“There's also the right of Likud,” Shir said. “I asked my cousin, who voted in the past for Yesh Atid, why this time he's for [Religious Zionism's Itamar] Ben-Gvir. ‘Because he’ll put things in order,’ he told me.”

Doing business with the Haredim

The saying “For peace I’d wear a shtreimel” – one of those furry hats ultra-Orthodox Jewish men sometimes wear – was mistakenly attributed to Shulamit Aloni, Meretz's first leader. Either way, the statement was born before the peace processes of the 1990s.

More than three decades later, when peace no longer threatens us, most Meretz voters are expressing a willingness to join the next Lapid government alongside the ultra-Orthodox, the Haredim, just to prevent Netanyahu from rising again.

A recent Meretz poll among 608 voters who described themselves as center-left found the following: 65 percent of Meretz voters support joining a government with the Haredi parties that would preserve the religious status quo. In other words, no public transportation on Shabbat, but also no extra funding for schools that don't teach math, science and English, despite Netanyahu's promise.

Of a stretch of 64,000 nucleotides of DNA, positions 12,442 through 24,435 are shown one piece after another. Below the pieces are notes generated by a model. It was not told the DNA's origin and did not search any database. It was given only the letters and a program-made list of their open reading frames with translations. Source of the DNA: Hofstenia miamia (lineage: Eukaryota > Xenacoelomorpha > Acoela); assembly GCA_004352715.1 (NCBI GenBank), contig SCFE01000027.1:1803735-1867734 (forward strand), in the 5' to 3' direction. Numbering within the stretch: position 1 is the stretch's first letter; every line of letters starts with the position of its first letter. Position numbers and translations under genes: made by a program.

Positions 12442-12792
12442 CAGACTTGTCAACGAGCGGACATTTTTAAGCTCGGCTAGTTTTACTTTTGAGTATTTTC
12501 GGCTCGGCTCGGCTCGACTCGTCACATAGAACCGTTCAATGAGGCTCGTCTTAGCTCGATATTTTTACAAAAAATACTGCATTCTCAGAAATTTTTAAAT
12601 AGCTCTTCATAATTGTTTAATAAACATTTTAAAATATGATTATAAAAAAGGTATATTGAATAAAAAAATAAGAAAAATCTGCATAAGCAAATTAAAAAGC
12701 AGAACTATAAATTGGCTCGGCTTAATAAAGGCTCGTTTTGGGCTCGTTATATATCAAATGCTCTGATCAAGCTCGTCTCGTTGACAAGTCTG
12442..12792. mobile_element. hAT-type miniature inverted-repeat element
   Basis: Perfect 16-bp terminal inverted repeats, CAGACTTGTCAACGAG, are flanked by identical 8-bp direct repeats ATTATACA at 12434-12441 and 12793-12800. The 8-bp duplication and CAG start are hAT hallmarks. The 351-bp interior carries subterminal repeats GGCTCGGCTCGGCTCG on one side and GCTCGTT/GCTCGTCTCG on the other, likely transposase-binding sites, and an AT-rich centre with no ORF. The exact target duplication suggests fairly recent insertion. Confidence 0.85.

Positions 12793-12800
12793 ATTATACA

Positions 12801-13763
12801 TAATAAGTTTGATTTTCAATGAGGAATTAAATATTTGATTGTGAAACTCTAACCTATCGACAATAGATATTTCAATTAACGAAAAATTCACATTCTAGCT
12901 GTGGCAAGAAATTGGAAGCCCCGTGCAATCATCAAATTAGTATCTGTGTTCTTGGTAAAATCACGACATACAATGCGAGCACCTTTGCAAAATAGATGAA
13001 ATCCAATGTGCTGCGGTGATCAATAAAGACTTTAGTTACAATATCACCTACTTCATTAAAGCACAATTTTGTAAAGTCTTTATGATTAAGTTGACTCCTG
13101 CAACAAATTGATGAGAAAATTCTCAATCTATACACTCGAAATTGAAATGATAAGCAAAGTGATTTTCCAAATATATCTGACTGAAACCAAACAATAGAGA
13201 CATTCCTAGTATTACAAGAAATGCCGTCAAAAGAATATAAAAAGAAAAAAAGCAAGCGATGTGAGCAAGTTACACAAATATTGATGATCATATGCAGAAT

Meretz chief Zehava Galon is proud of these figures; she sees them as an expression of the “ideology and pragmatism of Meretz voters.” She's friendly with United Torah Judaism chief Moshe Gafni; the two have cooperated in the past. She even believes that if Netanyahu doesn't reach 61 seats, she can broker between the center-left and the moderate faction within United Torah Judaism, Degel Hatorah.

Well, it’s hard to argue with faith. Still, this is a major signal. Meretz supporters remain committed to preventing Netanyahu's return to power. The notion of a full-on right-wing government and Itamar Ben-Gvir in the cabinet only causes them more fear. To prevent this they'll wear a shtreimel – until this too passes.